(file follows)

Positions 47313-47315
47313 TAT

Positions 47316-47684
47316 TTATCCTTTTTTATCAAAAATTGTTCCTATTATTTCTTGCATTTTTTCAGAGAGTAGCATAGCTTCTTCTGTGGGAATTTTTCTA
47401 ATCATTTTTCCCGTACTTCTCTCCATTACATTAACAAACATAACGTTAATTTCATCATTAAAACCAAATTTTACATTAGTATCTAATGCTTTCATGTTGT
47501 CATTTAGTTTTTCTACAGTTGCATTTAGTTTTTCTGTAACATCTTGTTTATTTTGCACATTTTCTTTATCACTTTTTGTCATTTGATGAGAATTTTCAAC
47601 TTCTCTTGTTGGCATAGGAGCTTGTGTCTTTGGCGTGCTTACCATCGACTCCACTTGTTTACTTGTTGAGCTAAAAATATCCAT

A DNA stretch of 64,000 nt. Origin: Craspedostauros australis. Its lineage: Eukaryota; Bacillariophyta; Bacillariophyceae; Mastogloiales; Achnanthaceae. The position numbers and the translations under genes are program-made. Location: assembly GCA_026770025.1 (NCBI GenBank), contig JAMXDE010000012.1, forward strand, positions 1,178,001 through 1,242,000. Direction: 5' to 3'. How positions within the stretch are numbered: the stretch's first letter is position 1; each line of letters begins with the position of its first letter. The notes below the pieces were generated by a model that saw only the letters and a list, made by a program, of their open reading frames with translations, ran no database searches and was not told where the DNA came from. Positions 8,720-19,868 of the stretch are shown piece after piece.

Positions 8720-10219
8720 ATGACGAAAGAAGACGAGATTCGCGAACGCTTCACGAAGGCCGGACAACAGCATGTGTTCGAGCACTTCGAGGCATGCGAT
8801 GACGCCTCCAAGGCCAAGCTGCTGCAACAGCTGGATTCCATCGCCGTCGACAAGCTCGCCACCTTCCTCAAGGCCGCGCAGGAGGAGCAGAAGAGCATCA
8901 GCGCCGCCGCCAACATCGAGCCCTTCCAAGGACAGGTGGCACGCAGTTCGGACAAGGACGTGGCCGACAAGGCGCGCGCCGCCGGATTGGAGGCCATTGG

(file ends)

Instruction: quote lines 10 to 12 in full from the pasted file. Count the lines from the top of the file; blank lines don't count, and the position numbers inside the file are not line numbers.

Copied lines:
8720 ATGACGAAAGAAGACGAGATTCGCGAACGCTTCACGAAGGCCGGACAACAGCATGTGTTCGAGCACTTCGAGGCATGCGAT
8801 GACGCCTCCAAGGCCAAGCTGCTGCAACAGCTGGATTCCATCGCCGTCGACAAGCTCGCCACCTTCCTCAAGGCCGCGCAGGAGGAGCAGAAGAGCATCA
8901 GCGCCGCCGCCAACATCGAGCCCTTCCAAGGACAGGTGGCACGCAGTTCGGACAAGGACGTGGCCGACAAGGCGCGCGCCGCCGGATTGGAGGCCATTGG